Collecting the CDs we have produced and some cardmaking pads gives you a wide range of smiley ideas to send for any occasion!


Chicken dinners

From the top: One and two – Edith and Dahlia having a go at the cabbage. Three – Dahlia and Lavender making sure they don't waste any bits! Four – the ladies gather for a photo, minus Iris. Five – thinking about taking afternoon tea in their chalet.I know you all like hearing about chickens, so I’m handing over today’s blog to my partner in crime writing, Julia.

I haven’t rambled on about my hens for a while, so Joanna said I could give you an update this week. I introduced five new hens back in October and you can never be sure how they will settle down and whether there will be bullying. I always think a flock of hens is very like a group of people – sit and watch for half an hour and you will see many human traits you’ll recognise (mostly bad!) and will soon understand where the phrases ‘hen pecked’ and ‘pecking order’ come from.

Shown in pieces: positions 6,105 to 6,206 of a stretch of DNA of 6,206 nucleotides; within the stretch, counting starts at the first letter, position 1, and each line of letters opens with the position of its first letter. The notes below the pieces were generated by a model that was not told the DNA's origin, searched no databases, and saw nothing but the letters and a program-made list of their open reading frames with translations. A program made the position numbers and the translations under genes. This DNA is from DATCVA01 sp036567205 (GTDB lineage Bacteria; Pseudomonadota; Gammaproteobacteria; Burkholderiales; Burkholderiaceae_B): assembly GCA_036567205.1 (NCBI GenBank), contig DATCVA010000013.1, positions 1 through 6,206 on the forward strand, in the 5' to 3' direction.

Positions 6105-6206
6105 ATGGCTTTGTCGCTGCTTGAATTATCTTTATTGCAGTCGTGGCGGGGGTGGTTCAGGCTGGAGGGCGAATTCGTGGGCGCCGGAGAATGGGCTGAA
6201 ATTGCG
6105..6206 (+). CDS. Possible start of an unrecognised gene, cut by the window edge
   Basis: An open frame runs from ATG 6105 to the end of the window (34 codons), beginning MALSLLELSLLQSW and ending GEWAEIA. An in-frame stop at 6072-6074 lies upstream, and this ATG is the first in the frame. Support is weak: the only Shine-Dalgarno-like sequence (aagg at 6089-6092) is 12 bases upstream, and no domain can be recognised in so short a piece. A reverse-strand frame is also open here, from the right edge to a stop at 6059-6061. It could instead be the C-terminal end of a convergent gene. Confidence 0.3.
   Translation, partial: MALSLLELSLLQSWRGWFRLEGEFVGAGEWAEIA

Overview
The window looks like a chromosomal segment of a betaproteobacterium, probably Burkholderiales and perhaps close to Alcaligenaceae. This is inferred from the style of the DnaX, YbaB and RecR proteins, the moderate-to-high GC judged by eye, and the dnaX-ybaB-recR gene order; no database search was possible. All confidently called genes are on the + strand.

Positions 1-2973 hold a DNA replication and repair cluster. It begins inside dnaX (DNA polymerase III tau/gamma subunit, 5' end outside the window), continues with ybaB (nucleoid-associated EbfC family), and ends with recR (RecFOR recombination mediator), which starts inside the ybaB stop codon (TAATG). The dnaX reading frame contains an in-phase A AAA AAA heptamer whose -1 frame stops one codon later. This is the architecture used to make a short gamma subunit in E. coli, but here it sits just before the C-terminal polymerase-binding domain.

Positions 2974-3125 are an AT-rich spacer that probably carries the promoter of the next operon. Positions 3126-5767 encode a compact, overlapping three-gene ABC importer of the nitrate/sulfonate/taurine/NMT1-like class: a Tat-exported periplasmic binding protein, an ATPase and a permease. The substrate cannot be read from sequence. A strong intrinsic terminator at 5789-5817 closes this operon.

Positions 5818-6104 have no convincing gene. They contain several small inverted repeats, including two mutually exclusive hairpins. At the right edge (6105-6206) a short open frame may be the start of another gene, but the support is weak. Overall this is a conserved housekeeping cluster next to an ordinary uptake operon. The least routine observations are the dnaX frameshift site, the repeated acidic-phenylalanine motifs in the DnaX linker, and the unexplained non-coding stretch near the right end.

The three buff orpingtons, Dahlia, Iris and Lavender, and the two cream legbars, Edith and Bunty (all named after characters in our novels!), have settled in very well. Far from being overwhelmed as I’d feared, my two old hens, less romantically named Dino and Specky, who had looked ancient (Specky is 6 and Dino an amazing 9!) have both rallied. Chickens tend to moult in Autumn and both the old ones were looking moth eaten, but the arrival of their new companions has galvanised them into action and they both have beautiful new feathers and are even acting ‘young’ again. Just like us humans – nothing like a bit of competition to make you go and get your hair done or nip to the gym!